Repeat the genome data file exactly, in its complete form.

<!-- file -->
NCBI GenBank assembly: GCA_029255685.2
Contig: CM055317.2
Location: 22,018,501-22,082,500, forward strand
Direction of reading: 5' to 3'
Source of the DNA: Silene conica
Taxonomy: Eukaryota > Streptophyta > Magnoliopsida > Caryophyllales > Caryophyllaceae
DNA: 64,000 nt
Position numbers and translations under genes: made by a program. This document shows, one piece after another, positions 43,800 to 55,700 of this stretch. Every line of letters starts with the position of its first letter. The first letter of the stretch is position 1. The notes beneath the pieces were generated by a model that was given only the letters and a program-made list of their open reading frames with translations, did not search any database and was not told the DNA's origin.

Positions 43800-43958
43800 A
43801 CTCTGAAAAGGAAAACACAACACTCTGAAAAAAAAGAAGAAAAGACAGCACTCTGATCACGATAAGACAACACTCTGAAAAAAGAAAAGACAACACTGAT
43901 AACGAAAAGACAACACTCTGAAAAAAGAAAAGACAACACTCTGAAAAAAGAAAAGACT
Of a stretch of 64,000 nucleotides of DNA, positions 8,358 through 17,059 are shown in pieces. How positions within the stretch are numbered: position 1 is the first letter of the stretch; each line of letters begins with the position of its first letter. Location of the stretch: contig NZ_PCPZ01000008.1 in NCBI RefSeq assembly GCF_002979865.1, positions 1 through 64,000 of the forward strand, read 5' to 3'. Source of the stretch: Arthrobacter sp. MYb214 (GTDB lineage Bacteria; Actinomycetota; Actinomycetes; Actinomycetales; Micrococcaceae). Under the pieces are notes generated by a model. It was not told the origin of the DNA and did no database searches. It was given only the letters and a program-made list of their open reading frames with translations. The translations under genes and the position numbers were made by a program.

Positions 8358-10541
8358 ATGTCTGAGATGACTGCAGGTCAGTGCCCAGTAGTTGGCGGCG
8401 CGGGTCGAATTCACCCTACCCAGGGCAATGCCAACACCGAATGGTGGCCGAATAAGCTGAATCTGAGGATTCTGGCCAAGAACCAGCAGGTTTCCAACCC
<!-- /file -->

NCBI GenBank assembly: GCA_029255685.2
Contig: CM055317.2
Location: 22,018,501-22,082,500, forward strand
Direction of reading: 5' to 3'
Source of the DNA: Silene conica
Taxonomy: Eukaryota > Streptophyta > Magnoliopsida > Caryophyllales > Caryophyllaceae
DNA: 64,000 nt
Position numbers and translations under genes: made by a program. This document shows, one piece after another, positions 43,800 to 55,700 of this stretch. Every line of letters starts with the position of its first letter. The first letter of the stretch is position 1. The notes beneath the pieces were generated by a model that was given only the letters and a program-made list of their open reading frames with translations, did not search any database and was not told the DNA's origin.

Positions 43800-43958
43800 A
43801 CTCTGAAAAGGAAAACACAACACTCTGAAAAAAAAGAAGAAAAGACAGCACTCTGATCACGATAAGACAACACTCTGAAAAAAGAAAAGACAACACTGAT
43901 AACGAAAAGACAACACTCTGAAAAAAGAAAAGACAACACTCTGAAAAAAGAAAAGACT
Of a stretch of 64,000 nucleotides of DNA, positions 8,358 through 17,059 are shown in pieces. How positions within the stretch are numbered: position 1 is the first letter of the stretch; each line of letters begins with the position of its first letter. Location of the stretch: contig NZ_PCPZ01000008.1 in NCBI RefSeq assembly GCF_002979865.1, positions 1 through 64,000 of the forward strand, read 5' to 3'. Source of the stretch: Arthrobacter sp. MYb214 (GTDB lineage Bacteria; Actinomycetota; Actinomycetes; Actinomycetales; Micrococcaceae). Under the pieces are notes generated by a model. It was not told the origin of the DNA and did no database searches. It was given only the letters and a program-made list of their open reading frames with translations. The translations under genes and the position numbers were made by a program.

Positions 8358-10541
8358 ATGTCTGAGATGACTGCAGGTCAGTGCCCAGTAGTTGGCGGCG
8401 CGGGTCGAATTCACCCTACCCAGGGCAATGCCAACACCGAATGGTGGCCGAATAAGCTGAATCTGAGGATTCTGGCCAAGAACCAGCAGGTTTCCAACCC